In every generation, certain writers are chosen to be protectors of The Legendarium, a metaphysical library that exists at the nexus of the multiverse. Inside this library are doorways that lead to every world ever created in literature. There are forces of evil constantly at work to destroy the library and send the world back into an age of darkness. Now, in a time of growing illiteracy, two heroes are chosen to defend The Legendarium. Bombo Dawson, newly published author and the hero of Michael Bunker's novella Hugh Howey Must Die!, and Alistair Foley, aspiring author and Bombo's harshest critic, become unlikely partners in a mission to protect The Legendarium. Their adventures will take them across the worlds of literature, but will hostile enemies learn to work together before the accumulated knowledge of all of humanity is lost forever?
©2014 Michael Bunker and Kevin G. Summers (P)2014 Michael Bunker and Kevin G. Summers
Yes, I really enjoyed the the hero's journey through the different story settings, the full bodied feeling of the world, and the metamorphosis or the alternate earth to this earth. Well worth a 2nd listen!
The original setting of an alternate Earth that changes slowly to our Earth through the hero's folly. I think this is a really clever twist on the book's setting that I have not encountered before.
Allistar was my favourite. The voice that Mr. Rossmann used fit seamlessly with the description and the dialogue. It really brought the character to life. My one hang up about this story was that the dialogue once or twice sounds a bit forced, but I can't tell for sure if it is the writing style or delivery that doesn't nail it. This only happens in a couple of small spots, though.
There were several places where I laughed out loud, which is rare for me in a book. I really enjoyed the dry post-zombie-apocalypse humour and the modern literary references.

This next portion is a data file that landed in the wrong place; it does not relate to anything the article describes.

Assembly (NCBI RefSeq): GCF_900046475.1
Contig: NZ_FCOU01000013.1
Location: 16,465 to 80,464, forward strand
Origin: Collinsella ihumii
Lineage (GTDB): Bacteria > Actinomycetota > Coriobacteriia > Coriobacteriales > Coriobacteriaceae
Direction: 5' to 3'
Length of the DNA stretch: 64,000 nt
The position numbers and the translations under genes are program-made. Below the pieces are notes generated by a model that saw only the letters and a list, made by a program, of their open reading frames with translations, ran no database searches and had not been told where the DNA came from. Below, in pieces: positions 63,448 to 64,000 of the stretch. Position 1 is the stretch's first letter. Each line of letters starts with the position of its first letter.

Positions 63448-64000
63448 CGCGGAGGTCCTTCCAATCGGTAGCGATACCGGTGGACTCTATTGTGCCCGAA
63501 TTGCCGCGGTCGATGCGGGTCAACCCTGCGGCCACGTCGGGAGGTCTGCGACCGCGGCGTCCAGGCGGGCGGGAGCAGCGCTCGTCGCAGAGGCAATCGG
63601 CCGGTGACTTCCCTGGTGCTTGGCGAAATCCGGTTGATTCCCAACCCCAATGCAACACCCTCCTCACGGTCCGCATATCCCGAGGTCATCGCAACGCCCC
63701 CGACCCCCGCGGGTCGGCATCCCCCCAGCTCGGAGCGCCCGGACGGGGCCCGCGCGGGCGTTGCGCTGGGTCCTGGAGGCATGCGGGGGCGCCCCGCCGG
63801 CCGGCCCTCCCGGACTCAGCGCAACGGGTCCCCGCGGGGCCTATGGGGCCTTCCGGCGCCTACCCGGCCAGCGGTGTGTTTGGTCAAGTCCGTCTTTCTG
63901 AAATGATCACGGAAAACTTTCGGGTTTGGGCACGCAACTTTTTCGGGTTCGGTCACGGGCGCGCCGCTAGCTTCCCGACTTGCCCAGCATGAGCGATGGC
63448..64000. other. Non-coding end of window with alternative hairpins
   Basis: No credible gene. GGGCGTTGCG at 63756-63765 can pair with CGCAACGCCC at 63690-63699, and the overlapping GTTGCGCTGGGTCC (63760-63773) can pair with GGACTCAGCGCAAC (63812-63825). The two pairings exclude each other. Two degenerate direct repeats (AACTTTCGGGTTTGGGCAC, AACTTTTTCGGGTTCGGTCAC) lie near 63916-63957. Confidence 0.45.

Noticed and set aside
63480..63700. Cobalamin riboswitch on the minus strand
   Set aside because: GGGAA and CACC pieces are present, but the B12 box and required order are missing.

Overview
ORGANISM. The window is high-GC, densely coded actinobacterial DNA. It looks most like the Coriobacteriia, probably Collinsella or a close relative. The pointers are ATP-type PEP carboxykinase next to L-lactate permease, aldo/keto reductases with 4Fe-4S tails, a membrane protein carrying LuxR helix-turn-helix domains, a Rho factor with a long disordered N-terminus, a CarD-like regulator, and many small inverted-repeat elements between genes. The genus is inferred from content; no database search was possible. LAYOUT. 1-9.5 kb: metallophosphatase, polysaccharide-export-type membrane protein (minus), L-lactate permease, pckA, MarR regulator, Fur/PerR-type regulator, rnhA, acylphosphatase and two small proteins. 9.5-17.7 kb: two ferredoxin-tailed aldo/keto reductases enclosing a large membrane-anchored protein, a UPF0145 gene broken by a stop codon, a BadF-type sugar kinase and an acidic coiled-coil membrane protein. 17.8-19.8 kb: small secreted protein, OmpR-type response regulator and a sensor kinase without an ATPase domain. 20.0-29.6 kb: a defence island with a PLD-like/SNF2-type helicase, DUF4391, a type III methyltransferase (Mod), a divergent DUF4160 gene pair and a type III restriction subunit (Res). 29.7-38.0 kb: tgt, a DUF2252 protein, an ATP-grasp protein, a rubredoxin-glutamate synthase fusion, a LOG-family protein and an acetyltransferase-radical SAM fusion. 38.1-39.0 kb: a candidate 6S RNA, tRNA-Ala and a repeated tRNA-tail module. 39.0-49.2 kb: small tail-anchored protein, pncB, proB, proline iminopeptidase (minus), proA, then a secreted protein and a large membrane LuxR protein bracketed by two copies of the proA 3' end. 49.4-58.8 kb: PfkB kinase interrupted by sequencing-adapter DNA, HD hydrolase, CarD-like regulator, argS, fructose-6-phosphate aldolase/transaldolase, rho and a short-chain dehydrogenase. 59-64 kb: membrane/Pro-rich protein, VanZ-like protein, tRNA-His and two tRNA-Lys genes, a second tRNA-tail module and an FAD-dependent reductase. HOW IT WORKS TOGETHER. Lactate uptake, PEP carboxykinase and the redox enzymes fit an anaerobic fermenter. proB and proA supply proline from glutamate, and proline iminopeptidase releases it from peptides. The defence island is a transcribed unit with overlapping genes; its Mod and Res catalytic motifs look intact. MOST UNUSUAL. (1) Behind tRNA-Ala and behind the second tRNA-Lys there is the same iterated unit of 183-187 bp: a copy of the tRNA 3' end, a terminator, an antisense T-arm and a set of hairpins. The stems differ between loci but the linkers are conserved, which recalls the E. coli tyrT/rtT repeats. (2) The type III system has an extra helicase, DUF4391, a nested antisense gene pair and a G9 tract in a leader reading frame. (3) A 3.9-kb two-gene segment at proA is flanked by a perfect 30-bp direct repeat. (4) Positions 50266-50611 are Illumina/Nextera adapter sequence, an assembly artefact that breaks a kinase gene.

This book reminds me Strongly of Thursday Next with a lot of Jim Butcher's modern, pop culture style. A really enjoyable listen for the adventure-loving geek with a splash of British humour.
Liked the concept and how it was told, great perrormance. I just thought it ended too quickly, there should have been more stories, more worlds, and not just the quick fix at the end.
The Legendarium is a metaphysical library at the nexus of the multiverse and evil is at work to destroy it. Our heros, Bombo Dawson and Alistair Foley, newly published author and aspiring author, respectively, have been recruited to protect it. They travel through different worlds based in different literary works in order to defend the Legendarium from being destroyed.
The idea of the book seemed amazingly original to me even though they were traveling through existing books. I absolutely fell in love with Bombo Dawson, and although I’ve never read anything that included him before, I will be endeavoring to do so.
This book made me laugh a lot, and fantasize about donuts. I only wish the story was longer, or that there were additional stories that contained these two characters. I think it’s a great short read.
Besides incessant listening to audiobooks, I also read on my Kindle at night, birdwatch, garden (roses, daylilies), and do genealogy.
Short, sweet, and fun with some laugh-aloud moments! I feel sorry for all the scrooges who didn't like this book. It should be quite funny and enjoyable to the well-read, to writers and would-be writers, to Kindle groupies, to lovers of the classics, and to light fantasy fans.
It certainly isn't deep literature but there is a place for everything, and I found this a light-hearted, fun romp. It was a needed short break for me after an emotional and serious read right before it. It made me laugh and feel good and who doesn't want that? I will be looking for further adventures of Bombo.